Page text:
How to Tell if Food is Expired
Posted in Food Safety on May 31, 2022
It isn’t always obvious when food is expired, and expiration dates are not always correct. If you are unsure whether something is safe to consume, the best option is to throw it away and not risk foodborne illness. However, here are some general signs you can look out for to tell if your food is expired.
Signs that Food is Expired
The more obvious signs that an item has expired are if it’s stale, smells sour or rancid, has turned gray or greenish, or has visible mold. Then you definitely know it’s time to toss it in the trash. Here are some more subtle signs:
- Signs of Sprouting: If you see sprouts growing on your vegetables, such as onions, peppers, or potatoes, they should be discarded.
- Wrinkly Skin or Peeling: Fresh fruits and vegetables, like tomatoes, berries, or peppers, will develop wrinkly or peeling skin and/or go soft and shrivel when they first start decomposition. At this point, they may be on the verge of going bad, but if they begin to weep moisture, it’s time to toss them.
- New Texture: Crisp vegetables, such as carrots, celery, or zucchini, will lose their crispness and become more rubbery.
- Slime: Any slimy film on produce is a definite sign it has expired.
Fresh Meats and Seafood
- Opalescent Sheen: If seafood or fresh meats are sticky or slimy and/or have an iridescent sheen, they should be discarded. A slimy texture means bacteria is already growing.
- Fishy Smell: Surprisingly, fish shouldn’t smell too fishy. Fresh fish should have a clean ocean smell that is almost sweet.
What Expiration Date Labels Mean
Federal regulations do not require date labeling on foods, with the exception of baby formula. As a result, the expiration dates are the manufacturer’s best guesses as to how long their food will remain at peak freshness, not how long the food is safe.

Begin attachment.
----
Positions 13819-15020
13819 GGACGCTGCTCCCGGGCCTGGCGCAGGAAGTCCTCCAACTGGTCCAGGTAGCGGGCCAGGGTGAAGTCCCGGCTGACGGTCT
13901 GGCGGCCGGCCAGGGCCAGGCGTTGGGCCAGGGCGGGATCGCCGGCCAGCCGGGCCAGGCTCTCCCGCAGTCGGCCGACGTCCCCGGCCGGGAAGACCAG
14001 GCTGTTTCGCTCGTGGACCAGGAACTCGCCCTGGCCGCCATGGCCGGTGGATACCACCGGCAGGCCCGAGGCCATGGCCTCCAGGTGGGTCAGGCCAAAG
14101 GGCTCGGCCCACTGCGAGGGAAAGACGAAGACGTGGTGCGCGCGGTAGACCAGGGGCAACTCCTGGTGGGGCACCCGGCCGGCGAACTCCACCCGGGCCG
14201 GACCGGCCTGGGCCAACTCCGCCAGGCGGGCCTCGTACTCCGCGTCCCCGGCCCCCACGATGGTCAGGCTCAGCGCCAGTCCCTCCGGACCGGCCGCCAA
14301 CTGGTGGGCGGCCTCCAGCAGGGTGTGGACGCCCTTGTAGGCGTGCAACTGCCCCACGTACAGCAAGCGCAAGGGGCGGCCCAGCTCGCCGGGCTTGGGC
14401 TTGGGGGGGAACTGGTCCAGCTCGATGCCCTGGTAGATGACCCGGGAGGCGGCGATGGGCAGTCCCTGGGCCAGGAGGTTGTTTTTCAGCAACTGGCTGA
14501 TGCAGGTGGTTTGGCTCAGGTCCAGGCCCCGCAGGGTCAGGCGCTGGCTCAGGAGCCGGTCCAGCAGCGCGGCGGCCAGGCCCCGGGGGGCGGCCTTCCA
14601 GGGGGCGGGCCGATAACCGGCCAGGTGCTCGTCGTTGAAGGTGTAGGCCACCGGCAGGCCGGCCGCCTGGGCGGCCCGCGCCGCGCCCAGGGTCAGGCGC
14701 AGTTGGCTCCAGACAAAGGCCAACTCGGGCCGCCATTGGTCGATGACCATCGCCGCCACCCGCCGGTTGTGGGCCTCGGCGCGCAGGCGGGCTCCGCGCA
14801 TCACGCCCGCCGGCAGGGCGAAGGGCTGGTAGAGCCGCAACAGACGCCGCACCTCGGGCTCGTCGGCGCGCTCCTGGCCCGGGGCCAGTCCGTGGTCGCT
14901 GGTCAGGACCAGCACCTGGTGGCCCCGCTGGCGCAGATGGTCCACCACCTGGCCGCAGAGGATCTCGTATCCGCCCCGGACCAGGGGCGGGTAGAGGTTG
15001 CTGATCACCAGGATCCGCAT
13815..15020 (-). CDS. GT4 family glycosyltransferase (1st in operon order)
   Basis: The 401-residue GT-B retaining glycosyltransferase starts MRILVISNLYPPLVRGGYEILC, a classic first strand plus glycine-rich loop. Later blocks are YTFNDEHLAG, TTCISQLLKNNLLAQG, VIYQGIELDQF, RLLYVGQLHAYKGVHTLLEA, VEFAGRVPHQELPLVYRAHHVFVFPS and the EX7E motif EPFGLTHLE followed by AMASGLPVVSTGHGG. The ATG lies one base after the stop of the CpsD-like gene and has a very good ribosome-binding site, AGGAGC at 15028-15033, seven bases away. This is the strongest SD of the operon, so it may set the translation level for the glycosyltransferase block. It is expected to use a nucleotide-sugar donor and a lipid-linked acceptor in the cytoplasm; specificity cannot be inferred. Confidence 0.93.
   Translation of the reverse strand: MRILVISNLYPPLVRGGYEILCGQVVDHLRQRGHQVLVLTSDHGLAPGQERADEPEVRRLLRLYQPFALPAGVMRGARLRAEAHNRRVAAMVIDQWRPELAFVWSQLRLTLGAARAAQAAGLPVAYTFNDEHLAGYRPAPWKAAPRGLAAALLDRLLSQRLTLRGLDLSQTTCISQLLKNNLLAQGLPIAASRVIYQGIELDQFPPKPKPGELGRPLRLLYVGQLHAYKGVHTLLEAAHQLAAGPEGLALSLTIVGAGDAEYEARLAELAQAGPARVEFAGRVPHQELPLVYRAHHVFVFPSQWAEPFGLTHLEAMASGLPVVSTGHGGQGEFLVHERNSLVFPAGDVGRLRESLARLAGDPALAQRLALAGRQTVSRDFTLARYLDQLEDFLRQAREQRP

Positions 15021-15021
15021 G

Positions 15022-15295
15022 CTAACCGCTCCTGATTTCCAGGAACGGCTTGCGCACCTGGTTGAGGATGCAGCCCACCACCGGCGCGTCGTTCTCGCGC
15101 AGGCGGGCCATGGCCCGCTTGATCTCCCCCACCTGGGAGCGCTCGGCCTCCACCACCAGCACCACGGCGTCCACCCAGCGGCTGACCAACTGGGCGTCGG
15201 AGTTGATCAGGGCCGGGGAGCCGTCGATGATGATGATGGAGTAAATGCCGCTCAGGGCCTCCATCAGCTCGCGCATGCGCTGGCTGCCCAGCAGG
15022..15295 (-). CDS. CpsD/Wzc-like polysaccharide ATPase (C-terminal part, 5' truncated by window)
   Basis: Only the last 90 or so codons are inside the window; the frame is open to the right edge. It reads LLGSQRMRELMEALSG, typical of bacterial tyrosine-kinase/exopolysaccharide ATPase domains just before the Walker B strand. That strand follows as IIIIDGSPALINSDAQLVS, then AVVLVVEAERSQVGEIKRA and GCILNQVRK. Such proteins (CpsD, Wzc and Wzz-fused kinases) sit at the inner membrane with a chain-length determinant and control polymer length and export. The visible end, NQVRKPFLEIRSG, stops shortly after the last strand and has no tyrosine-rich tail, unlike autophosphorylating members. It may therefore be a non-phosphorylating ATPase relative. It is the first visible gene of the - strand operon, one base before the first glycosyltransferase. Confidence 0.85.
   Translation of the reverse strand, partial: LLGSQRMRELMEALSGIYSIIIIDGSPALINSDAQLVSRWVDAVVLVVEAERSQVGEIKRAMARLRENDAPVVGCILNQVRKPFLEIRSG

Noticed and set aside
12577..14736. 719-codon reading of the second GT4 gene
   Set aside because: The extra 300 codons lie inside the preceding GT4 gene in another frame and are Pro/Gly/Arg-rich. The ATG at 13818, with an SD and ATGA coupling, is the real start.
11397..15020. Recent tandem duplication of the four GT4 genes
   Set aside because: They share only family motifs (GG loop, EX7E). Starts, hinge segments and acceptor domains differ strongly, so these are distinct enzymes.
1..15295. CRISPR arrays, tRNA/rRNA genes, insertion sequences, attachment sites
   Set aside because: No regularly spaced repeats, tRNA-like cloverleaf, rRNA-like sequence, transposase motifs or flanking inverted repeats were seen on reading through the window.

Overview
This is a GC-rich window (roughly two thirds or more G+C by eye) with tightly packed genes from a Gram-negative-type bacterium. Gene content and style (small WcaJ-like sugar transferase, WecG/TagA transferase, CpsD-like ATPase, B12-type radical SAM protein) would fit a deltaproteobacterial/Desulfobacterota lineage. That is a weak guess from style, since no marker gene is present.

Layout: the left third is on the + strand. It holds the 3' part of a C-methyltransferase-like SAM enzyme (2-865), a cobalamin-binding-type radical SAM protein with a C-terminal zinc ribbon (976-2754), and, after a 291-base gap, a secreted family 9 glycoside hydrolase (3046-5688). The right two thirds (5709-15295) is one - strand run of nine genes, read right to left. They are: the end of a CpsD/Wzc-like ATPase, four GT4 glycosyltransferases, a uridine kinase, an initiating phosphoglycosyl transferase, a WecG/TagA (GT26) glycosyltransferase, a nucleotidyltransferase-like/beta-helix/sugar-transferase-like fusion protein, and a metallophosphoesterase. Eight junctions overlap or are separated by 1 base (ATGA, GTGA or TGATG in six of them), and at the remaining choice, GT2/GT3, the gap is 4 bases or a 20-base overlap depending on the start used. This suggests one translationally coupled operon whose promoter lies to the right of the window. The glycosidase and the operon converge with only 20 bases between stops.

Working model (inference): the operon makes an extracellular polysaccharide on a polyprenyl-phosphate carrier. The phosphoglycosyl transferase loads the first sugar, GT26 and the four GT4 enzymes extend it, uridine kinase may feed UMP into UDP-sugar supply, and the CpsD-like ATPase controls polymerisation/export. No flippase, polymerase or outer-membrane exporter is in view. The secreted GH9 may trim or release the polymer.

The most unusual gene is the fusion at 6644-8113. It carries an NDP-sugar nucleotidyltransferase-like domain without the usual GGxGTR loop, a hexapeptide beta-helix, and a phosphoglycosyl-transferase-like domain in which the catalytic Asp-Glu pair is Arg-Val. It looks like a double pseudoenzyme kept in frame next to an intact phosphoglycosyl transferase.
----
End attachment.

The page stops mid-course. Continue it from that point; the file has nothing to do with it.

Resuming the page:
Best If Used By/Before
The food will have the best quality or flavor until this date.
This is the date the manufacturer suggests the food should be consumed by but it is not a safety date.
The sell by date is a suggestion from manufacturers on how long retailers should display a product.
The expiration dates on food are often conservative, and as a result, a lot of food is thrown out prematurely. The best way to know whether food has spoiled is to look for warning signs and trust your gut. If you became sick from eating contaminated food, you may be able to recover compensation in a product liability lawsuit with the help of a food safety attorney.
How to Avoid Food Waste
- Follow expiration dates as a general guide, not a hard and fast rule.
- Freeze food before it goes bad.
- Grocery shop often and buy less.
- Make a shopping list and stick to it—try not to buy more food than you’re likely to cook.
- If you only need a small amount of produce for a recipe, shop the salad bar or buy frozen veggies.
- Try a food waste audit for two weeks, where you write down the foods you tend to throw out.
- Get creative by using fruit that is about to go bad in a new recipe.
- Compost food past its prime to enrich soil and help plants grow.